Three years ago I journeyed to England for the first time. I was a certified anglophile, no doubt about it. I had spent most of high school and college immersing myself in British history, British novels, British music, and British television. I was an obsessive fan of the BBC and Jane Austen, a fanatic of kings, queens, and lineage. Despite this obsession my very first trip to England was during my junior year of college when I moved to the UK for six months to study at Oxford University.
My two terms at Oxford were incredible. I made friends with all the British Freshers, I immersed myself in my studies, reading large historical texts and writing essays. By the second term I could easily finish an entire bottle of wine at Formal Hall, go clubbing into the wee hours of the morning and wake up the next day to complete half-finished essays. It was a lifestyle I cannot even imagine today.
I returned to England this summer for the first time since I left in the spring of 2012. I returned to Oxford and to Regent’s Park, the tiny college of 90 undergrads where I had spent six months three years previously. I returned to see my friends as they completed their time at Oxford, finally finishing their Finals after three years of hard work. It was strange to go back, and yet perfect. It was a bookend, a way to close a chapter that I felt had been left unfinished. I experienced Regent’s summer ball, the Final Fling, and reveled in the English sunshine.
We went punting on the Isis in a lazy exploration of Oxford from the river complete with champagne and snacks. We spent an afternoon at Port Meadow, swimming in the Thames, and drinking beer under the shady umbrella of a large willow tree. We celebrated the end of University, as all my friends finished their Finals. I was able to enjoy an English summer with good weather, sunshine, green fields, and meandering rivers. I spent quality time with the friends I had made three years before and I met new friends.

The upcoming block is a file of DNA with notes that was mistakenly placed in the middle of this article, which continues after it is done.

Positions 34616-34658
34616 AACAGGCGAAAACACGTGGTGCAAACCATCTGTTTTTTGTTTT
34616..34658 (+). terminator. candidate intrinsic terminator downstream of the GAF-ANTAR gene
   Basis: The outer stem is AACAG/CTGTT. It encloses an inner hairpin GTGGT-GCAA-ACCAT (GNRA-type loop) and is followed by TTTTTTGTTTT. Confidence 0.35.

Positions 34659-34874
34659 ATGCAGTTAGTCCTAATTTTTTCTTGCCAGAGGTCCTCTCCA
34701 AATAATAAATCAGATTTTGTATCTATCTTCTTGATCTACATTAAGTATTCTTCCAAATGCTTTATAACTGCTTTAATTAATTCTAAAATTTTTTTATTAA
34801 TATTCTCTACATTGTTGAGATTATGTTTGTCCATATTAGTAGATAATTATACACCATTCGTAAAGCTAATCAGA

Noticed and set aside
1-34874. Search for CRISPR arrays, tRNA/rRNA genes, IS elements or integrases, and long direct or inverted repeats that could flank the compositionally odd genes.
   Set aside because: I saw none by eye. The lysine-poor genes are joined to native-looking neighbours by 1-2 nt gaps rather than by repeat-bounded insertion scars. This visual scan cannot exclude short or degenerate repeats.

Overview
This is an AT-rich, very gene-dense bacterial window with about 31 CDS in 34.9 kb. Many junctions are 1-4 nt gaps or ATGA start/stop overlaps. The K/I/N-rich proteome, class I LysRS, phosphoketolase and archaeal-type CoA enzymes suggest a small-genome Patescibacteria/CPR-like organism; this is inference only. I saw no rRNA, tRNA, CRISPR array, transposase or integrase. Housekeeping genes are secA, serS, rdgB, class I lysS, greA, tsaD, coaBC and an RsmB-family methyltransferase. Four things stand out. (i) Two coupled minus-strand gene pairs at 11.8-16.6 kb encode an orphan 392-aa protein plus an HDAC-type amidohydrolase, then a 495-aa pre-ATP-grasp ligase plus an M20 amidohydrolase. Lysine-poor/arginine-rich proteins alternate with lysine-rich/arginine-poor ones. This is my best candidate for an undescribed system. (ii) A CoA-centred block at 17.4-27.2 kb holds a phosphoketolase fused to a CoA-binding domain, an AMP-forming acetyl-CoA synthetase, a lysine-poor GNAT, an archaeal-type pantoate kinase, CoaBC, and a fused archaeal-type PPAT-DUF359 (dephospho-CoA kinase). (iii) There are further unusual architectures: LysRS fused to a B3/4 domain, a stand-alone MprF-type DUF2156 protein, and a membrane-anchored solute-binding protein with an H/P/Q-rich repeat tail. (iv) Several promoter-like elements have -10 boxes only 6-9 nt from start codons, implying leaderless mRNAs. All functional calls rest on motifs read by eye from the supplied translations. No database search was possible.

It was a different Eliza who returned to Oxford this summer. I felt old. Three years before my friends and I had been on equal footing now we were in different stages of life. They were celebrating the end of three years of college, celebrating the beginning of the future, and realizing for the first time the uncertainty and the questions that I have been grappling with for over a year. Our connection was different than before, I didn’t go out as much as I had, and some people I had been very close to, I no longer had any connection with and those who I had been distant with I found myself hanging out with a lot more. Time changes people and distance changes people. Every year we continue to grow, change, and transform. Some people will be with you for the long hall; others are shooting stars, important and life changing for a flash, forever changing who you are but not with you for long.
Regent’s will always have a special place in my heart. The tightknit community I joined three years ago was crazy, wild, loving, and all together awesome. That interconnected group will be friends for a very long time and I count myself very lucky that I got to be a part, however small, of such a special group of people.